Service Providers

Innovation: Multi-Chassis Trunking with VPLS

by pmoyer on ‎01-28-2013 11:28 AM - last edited on ‎10-28-2013 10:55 PM by bcm1 (1,595 Views)

This is a great opportunity for me to introduce a really cool and highly anticipated feature that is part of the Brocade NetIron 5.3 Software Release. The official release date for this software is sometime next week, but because you are part of this awesome SP community, you get a sneak peak!


While 5.3 contains many new innovative features that our SP customers have been clamoring for, I thought I’d pick one in particular and write a bit about it here. The feature is Multi-Chassis Trunking integration with Virtual Private LAN Service, or MCT w/VPLS for short.




First, a short background refresher on what problem MCT solves.  (BTW: Brocade has been supporting MCT for well over a year now.)


Brocade developed MCT to provide a layer-2 “active/active” topology in the data center without the need to run a spanning-tree protocol (STP). STP has traditionally been used to prevent layer-2 forwarding loops when there are alternate paths in a layer-2 switched domain. However, STP has its issues in terms of convergence, robustness, scalability, etc. Orthogonal to STP, link aggregation (IEEE 802.3ad) is also often deployed to group or bundle multiple layer-2 links together. The advantages of link aggregation are:


  • Multiple physical links to act as a single logical link
  • New bandwidth is the aggregate of all the links in the group
  • Traffic is shared across the links in the group
  • Failure of a link in the group is handled in a sub-second manner
  • Provides link and slot resiliency


So, MCT leverages standards-based link aggregation but is capable of providing this “across” two switch chassis instead of just one chassis. This is shown below.




As you can see, there are two chassis that act like a single logical switch. This is called an MCT pair or cluster. The devices on either side of the MCT logical switch believe they are connected to a single switch. Standard LAG is used between these devices and the MCT logical switch. The advantage of doing this is that now both switches in the MCT cluster are functioning at layer-2 in an “active/active” manner. Both can forward traffic and if one chassis has a failure, standard failover mechanisms for a LAG bundle take effect. In addition, there are no layer-2 loops formed by an MCT pair so no STP is needed!




Now, for a short background refresher on what VPLS provides. (BTW: Brocade has been supporting VPLS for many years now.)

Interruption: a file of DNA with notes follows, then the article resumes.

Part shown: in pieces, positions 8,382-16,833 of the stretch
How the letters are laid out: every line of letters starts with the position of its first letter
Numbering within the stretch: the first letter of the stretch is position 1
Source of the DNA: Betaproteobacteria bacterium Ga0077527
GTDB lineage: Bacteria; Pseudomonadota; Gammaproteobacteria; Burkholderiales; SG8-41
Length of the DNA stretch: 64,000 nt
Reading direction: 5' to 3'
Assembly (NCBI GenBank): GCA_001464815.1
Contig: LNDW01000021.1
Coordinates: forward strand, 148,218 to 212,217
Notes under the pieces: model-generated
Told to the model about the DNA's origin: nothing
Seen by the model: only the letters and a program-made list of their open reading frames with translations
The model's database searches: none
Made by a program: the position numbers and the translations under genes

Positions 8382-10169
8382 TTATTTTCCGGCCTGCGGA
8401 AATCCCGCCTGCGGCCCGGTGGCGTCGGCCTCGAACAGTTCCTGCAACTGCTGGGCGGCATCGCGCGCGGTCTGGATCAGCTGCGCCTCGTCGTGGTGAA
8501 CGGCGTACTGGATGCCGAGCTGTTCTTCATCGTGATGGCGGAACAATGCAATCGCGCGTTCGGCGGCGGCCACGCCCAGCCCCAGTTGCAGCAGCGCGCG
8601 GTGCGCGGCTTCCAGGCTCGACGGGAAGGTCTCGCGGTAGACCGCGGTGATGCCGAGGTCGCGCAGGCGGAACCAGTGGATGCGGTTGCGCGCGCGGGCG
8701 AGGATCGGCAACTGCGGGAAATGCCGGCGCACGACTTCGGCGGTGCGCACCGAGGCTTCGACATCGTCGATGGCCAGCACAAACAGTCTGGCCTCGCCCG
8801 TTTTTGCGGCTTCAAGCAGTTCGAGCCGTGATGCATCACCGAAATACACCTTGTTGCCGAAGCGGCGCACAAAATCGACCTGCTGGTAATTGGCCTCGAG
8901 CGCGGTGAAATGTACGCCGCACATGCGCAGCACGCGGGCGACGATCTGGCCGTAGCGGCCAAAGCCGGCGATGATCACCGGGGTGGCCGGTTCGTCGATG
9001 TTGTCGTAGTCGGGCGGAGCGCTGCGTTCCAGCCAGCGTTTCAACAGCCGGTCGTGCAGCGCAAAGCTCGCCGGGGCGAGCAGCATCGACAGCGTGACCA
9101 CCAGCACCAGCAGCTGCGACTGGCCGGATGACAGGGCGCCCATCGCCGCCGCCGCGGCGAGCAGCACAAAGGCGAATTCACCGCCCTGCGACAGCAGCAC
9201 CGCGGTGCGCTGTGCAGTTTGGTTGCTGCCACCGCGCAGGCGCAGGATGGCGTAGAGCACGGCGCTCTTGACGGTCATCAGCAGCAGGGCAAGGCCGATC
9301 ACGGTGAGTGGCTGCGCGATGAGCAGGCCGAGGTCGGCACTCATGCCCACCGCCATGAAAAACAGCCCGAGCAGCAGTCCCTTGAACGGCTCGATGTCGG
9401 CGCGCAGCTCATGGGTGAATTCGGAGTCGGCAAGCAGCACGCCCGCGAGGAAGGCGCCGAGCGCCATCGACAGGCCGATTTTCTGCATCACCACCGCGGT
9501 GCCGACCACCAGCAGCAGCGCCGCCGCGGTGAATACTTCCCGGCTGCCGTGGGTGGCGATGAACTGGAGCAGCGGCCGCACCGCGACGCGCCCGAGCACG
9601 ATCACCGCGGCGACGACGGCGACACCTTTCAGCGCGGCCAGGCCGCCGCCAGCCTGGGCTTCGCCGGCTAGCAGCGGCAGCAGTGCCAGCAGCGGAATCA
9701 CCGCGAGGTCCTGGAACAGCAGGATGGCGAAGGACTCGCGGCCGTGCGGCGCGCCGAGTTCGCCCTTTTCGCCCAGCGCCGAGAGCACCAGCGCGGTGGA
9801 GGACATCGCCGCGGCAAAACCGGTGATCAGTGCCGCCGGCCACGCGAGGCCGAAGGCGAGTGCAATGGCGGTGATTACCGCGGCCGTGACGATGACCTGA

VPLS provides a layer-2 service over an MPLS infrastructure. The VPLS domain emulates a layer-2 switched network by providing point-to-multipoint connectivity across the MPLS domain, allowing traffic to flow between remotely connected sites as if the sites were connected by one or more layer-2 switches. The Provider Edge (PE) devices connecting the customer sites provide functions similar to a switch, such as learning the MAC addresses of locally connected customer devices, and flooding broadcast and unknown unicast frames to other PE devices in the VPLS VPN.





Very frequently, a customer network needs to provide layer-2 connectivity between multiple data centers-- to enable VM mobility, for instance. The MCT w/VPLS feature I’m describing provides this type of connectivity in a redundant and high-available fashion. MCT provides the “active/active” layer-2 connectivity from the server farm or access layer to the core layer of the data center. The customer then leverages VPLS on the core layer data center routers to transport the layer-2 Ethernet frames between data centers.  This is shown below.




In the diagram above, the CE switch uses a standard LAG to connect to the redundant MCT cluster. The same NetIron routers that form the MCT cluster are also configured to support VPLS to connect to the backbone network. So, the connection from the CE switch in one data center to a remote CE switch in another data center is a layer-2 service. VM mobility between the data centers is now provided in a redundant end-to-end fashion.


Fast failover in the VPLS network is provided by using redundant Pseudo-Wires (PWs), based on IETF Internet Draft <draft-ietf-pwe3-redundancy-03>. As shown below, each PE router signals its own PW to the remote PE. These local PE routers determine, based on configuration, which PE signals an active PW and which PE signals a standby PW. There is also a spoke PW signaled between the PE routers. In the case of the active PW failing, the primary PE router signals to the secondary PE router to bring up its standby PW. This failover is provided in a rapid manner.




The benefits of this solution are:


  • Provides an end-to-end layer-2 service between data centers
  • Eliminates single points of failure
  • CE/Client requires only standard LAG (LACP or static)
  • End-to-end protection with pre-established redundant paths


So, as you can see this is a really awesome capability for SPs who need to integrate their data center infrastructure with their MPLS/VPLS backbone network. We expect this solution to become a very common data center network architecture going forward for providing inter-data center layer-2 connectivity. I should also note that this solution works with Virtual Leased Line (VLL), in addition to VPLS. And, on top of that, it integrates with Ethernet Fabrics in the data center extremely well!


Stay tuned to this forum for more blogs like this.